What are Invasive Plants?
Invasive plants are defined as non-native to the ecosystem under consideration and whose introduction causes or is likely to cause economic or environmental harm or harm to human health. Here in Anne Arundel County we have determined 14 invasive plant species that are particularly problematic in our area. The list was selected based on difficulty to control by mechanical means and prevalence in our area.
Many invasive plants were intentionally planted by humans. Some were planted as an ornamental for landscaping, others as erosion control and natural fences. The impacts of invasive plants include but not limited to reduction in biodiversity, degrade habitat quality, decrease property values, expensive to control and damage to property or person. Invasive plants grow rapidly compared to natives and shade them out or girdling them.
How to become a Weed Warrior!
In order to become a certified weed warrior you will need to attedend two training sessions. First we recommend you attended a classroom training. The training is approximately 2 hours long, as we take you through plant identification, ecology, control methods, tools and safety. The field training is where get hands on experience, along with tips and tricks for successful invasive plant removal.
Log your hours and impacts
Help us keep track of the impact our group is making in controlling invasive plants by logging you hours and area treated. We use this information to for grant writing, funding and determining the success of this program. Along with being able to share our volunteers the impact they are have as a group.
Anne Arundel Weed Resistance (AAWR) is an organization of volunteers dedicated to controlling invasive plants threatening the health of our natural areas.
The program is sponsored by the Anne Arundel County Forestry Board (AAFB) in partnership with the County’s Watershed Protection and Restoration Program, South River Federation, Watershed Stewards Academy, Alliance for the Chesapeake Bay, and Scenic Rivers Land Trust.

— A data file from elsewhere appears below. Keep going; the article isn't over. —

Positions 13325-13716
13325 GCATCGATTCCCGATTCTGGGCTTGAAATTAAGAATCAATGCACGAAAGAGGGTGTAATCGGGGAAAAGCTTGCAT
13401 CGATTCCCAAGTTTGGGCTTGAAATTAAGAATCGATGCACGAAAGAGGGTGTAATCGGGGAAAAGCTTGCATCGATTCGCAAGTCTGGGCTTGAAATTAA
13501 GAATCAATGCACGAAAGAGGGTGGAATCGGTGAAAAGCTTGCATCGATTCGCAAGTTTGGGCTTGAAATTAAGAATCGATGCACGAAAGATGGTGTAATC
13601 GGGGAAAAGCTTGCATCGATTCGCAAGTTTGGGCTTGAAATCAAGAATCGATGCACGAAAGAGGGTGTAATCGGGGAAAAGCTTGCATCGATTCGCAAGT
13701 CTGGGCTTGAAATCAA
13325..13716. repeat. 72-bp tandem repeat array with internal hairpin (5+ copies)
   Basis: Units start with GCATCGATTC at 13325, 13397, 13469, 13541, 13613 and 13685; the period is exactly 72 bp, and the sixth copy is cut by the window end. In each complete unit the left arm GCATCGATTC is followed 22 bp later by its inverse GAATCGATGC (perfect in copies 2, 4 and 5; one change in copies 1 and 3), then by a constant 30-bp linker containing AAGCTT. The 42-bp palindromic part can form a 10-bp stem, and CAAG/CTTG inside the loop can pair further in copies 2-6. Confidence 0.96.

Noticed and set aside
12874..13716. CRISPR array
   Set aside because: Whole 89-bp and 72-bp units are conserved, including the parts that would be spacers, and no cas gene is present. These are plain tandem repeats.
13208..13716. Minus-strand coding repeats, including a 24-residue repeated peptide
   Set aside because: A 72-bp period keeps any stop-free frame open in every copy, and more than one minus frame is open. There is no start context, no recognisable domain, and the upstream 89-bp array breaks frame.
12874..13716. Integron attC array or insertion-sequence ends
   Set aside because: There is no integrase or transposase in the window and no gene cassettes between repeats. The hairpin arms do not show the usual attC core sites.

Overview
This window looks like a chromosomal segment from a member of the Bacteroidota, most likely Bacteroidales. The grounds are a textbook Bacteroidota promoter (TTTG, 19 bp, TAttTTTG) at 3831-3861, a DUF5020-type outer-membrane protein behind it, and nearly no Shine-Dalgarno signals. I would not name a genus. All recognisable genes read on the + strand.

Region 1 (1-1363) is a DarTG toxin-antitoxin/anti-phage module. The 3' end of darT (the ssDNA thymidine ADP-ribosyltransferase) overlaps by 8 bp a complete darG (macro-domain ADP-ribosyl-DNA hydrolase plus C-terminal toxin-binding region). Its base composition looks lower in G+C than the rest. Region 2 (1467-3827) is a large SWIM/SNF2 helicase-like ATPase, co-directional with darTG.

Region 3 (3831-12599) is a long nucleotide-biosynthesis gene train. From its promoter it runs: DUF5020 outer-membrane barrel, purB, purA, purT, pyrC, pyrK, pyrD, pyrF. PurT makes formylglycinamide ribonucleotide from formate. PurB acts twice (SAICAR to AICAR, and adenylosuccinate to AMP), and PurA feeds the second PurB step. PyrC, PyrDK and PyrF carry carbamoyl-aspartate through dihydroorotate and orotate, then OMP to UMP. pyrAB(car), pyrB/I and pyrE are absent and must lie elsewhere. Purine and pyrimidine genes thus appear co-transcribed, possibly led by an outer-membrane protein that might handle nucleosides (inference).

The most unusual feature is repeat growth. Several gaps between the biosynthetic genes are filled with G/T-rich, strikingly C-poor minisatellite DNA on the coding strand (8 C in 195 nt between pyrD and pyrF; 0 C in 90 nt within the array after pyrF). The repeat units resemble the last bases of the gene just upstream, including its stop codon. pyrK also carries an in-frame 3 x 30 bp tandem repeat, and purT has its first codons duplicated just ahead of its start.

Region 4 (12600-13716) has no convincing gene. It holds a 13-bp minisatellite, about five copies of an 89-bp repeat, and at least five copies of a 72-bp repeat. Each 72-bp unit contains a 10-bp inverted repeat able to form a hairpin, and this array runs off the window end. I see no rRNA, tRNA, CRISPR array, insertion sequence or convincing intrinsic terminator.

AAWR provides training and technical advice, tool caches, and logistical support for invasive removal projects in the County.
To have a meaningful impact against the spread of invasive plants in the County, AAWR relies on community members like you to serve as weed warriors.
We’re grateful for the support of individuals and groups dedicated to maintaining the health of our natural areas, and invite you to contact us about training or partnering on projects:
- “Friends of” County and State parks
- homeowners associations
- student clubs, service learning volunteers, science classes
- houses of worship
- Master Gardeners and Naturalists
- other gardeners, homeowners, and naturalists
- outdoor recreation enthusiasts
HOW YOU CAN HELP
- Plant Invaders of Mid-Atlantic Natural Areas (free download available)
Control of Invasive Non-Native Plants includes five questions when evaluating plants for your garden (Maryland Native Plant Society)
- Bad Plants Planted by Good People (Maryland Department of Natural Resources)
- Invasive Species of Concern in Maryland (Maryland Invasive Species Council) (printable brochure)
Now that you know about invasives, plant natives instead.
Besides preserving the balance of natural ecosystems, native plants are adapted to local soils and climate conditions, requiring less watering and fertilizing, and are often more resistant to insects and disease.
- Native Plants for Wildlife Habitats and Conservation Landscaping
- Shopping for Native Plants (Maryland Native Plant Society)
Once you have become educated about invasive and native plants, influence nurseries and landscapers by asking for (and purchasing!) native alternatives.
Make sure they know the law!
The Maryland Invasive Plants Prevention and Control Law regulates the sale of invasive plants to prevent them from entering and spreading in the State. Plants designated as Tier 1 are prohibited from sale; Tier 2 plants may only be sold with explicit notice of their invasive status.
- Native plant buyers shopping cards for retail nurseries (Maryland Native Plant Society)
- Maryland Invasive Plant Regulations: includes lists of Tier 1 and Tier 2 invasive plants (Maryland Department of Agriculture)
Once you’ve learned to recognize invasives, be alert when you’re visiting natural areas. If you spot some, notify the agency or organization responsible for managing the land.
You can also make use of apps to report sightings.
- Statewide Eyes: Mapping Maryland’s Invasive Species: check for training (Maryland Department of Natural Resources)
- Mid-Atlantic Early Detection Network (MAEDN): A mapping and reporting technology and phone app
Join the resistance! Get the training and tools you need to become a weed warrior. Spread the word to friends in other areas of the State.